The Death House by Sarah Pinborough (Spoilers)(4 Posts)
I've just finished it today, and although I enjoyed it I did wonder about quite a lot afterwards.
What was the defect they had? It was never properly explained as far as I can tell. They found it in their blood, but they all had it at different ages and apparently would have been okay after the age of eighteen.
This was clear because some of the children in the house were much younger than others, and Tom made a big point of saying he was "seventeen...and a half" when they asked his age, and they all sympathised because in six months more he would have been safe.
It also showed it's symptoms in different ways, so what was it? Why would one bruise, and one develop shaking limbs, and another lose sensation and urinate blood, and another have cold-like symptoms? What would cause all those different symptoms but still be the same defect?
And why did they think it would turn them into something? That kept being hinted at and outright discussed at one point "if you change first I will shoot you and then myself." Change into what?
And it seemed to be in the future. They said they hadn't had snow in England for over a hundred years. Even if they weren't in England anymore, if it hasn't snowed in England in over a hundred years then how far in the future are they? And does that matter?
They say the defect almost destroyed us at one point. But now it's not as common. What is it? When is it? What did it do in the past?
And what happens in the sanatorium? Do they just die? Are they kept alive and taken away? Are they killed? Are they observed as they change and then taken away or killed? Why aren't they killed as soon as they are tested positive? What's the point in keeping them for weeks in the Death House anyway? What do they do with the bodies?
I feel a bit frustrated that we have no idea, or if we do then I've missed a lot of the book. The more I've wondered about it, the more frustrated I've felt at not knowing.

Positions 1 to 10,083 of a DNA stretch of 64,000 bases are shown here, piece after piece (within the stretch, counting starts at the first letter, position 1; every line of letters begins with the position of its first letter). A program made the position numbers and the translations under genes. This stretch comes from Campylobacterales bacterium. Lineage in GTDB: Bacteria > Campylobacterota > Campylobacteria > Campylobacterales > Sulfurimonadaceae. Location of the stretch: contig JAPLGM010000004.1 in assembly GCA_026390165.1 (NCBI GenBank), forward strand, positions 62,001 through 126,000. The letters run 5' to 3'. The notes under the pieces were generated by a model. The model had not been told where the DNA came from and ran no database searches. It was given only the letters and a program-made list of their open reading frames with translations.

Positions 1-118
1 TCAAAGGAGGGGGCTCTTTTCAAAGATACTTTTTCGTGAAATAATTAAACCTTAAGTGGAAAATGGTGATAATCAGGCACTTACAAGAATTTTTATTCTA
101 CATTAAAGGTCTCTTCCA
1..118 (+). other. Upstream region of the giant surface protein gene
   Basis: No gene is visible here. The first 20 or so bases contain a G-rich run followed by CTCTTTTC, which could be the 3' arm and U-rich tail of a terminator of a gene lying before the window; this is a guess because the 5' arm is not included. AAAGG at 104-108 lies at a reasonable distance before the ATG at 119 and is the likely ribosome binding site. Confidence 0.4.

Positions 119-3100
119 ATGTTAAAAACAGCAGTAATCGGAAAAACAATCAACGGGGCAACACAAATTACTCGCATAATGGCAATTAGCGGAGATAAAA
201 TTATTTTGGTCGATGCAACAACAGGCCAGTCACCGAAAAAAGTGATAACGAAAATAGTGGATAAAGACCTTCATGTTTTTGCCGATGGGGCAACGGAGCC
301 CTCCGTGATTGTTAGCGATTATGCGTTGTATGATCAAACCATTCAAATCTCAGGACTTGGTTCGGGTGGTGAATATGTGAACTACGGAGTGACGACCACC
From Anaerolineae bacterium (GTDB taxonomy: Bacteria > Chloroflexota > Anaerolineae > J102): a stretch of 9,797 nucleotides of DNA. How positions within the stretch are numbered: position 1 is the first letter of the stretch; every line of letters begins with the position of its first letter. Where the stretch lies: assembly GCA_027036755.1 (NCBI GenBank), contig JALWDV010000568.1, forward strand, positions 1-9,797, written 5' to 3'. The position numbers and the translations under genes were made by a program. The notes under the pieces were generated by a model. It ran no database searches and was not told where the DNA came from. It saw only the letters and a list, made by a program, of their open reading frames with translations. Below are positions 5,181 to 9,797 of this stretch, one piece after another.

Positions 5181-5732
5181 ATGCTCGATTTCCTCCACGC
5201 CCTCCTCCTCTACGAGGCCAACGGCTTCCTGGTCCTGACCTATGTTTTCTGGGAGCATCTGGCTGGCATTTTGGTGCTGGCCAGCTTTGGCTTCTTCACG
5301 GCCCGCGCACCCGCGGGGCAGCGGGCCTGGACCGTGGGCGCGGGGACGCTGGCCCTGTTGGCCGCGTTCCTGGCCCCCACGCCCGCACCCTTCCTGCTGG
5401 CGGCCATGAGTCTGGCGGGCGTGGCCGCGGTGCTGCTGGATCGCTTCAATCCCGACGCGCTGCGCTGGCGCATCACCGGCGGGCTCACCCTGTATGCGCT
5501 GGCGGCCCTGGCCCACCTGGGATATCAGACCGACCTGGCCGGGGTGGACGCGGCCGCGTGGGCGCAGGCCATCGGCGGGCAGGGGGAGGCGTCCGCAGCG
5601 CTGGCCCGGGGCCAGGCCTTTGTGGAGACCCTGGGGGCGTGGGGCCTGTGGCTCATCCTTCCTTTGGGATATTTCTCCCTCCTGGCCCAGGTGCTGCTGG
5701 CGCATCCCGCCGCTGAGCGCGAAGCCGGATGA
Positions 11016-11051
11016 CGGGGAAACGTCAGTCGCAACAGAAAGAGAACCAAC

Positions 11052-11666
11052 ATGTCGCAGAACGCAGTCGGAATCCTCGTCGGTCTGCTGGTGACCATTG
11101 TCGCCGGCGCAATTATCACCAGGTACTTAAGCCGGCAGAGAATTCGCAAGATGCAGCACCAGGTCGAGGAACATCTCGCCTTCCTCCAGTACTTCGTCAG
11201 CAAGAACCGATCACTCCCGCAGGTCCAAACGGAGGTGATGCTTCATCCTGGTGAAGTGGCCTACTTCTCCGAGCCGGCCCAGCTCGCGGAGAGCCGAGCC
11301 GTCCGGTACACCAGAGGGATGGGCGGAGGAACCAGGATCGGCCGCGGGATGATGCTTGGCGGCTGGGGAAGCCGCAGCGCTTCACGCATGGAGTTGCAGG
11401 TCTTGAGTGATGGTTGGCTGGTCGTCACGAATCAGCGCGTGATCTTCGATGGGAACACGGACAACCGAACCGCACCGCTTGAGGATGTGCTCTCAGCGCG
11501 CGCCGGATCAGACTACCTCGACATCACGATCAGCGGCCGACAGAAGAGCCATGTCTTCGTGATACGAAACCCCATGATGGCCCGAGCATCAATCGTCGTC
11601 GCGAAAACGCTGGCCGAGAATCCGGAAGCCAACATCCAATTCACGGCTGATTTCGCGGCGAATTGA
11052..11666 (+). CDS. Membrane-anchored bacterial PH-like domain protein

So if anyone knows or has theories, I'd be glad to hear them.
If you've read the whole book and you still have this many questions, then there's something wrong with the writing, not the reader.
I've been digging about a bit to try and find answers, and nobody seems to be any the wiser than I am.
The only thing people agree on is that it is set in the near future.
Other than that nobody really knows anything more than I do.
I'm sure it was written like this on purpose, but it's really annoying me now.
I don't think it's set in the aftermath of a nuclear war, everything still feels to stable and normal for that.
And if it were chemical or biological, I don't think they'd be calling it a defect, it would be more of a virus surely?
And they wouldn't say the defect almost wiped them out, they'd say the attack did, or the accident did, or the virus did.
I'd still like to know where they are in the world. They still seem to think they are in England, although maybe on an island off the coast. And it has to be North as they saw the Northern lights.
But they could be in Scotland or even further north. Which means it's irrelevant that it hasn't snowed in England, if they're not here.
I think the point about it not snowing in England for 100 years was made to put the date of the story in the future, possibly also to explain why none of the children had seen snow before, but if you are making a point surely you ought to give a reason for making it.
I can live with not knowing exactly where they are though, because the children themselves didn't know where they were.
But I feel really annoyed that nobody knows what the defect is, what it does, or why the children die so quickly once diagnosed. If they do die, because nobody seems sure about that either.
Even the children speculate about what happens, so whatever it is, it's not common knowledge even though the defect has obviously been around for many years.
And nobody knows why the children are taken to a Death House in the middle of nowhere to die, rather than just killed or kept in hospital closer to home until they die there.
I did like the book, the writing was good even though details are very thin on the ground. But I couldn't recommend it to anyone when I have this many unanswered questions about it.
Whilst I don't mind a few loose threads at the end of a book, that sounds like a ridiculous amount and to me, that's poor writing. I know Sarah is prolific, but that's just bad writing.
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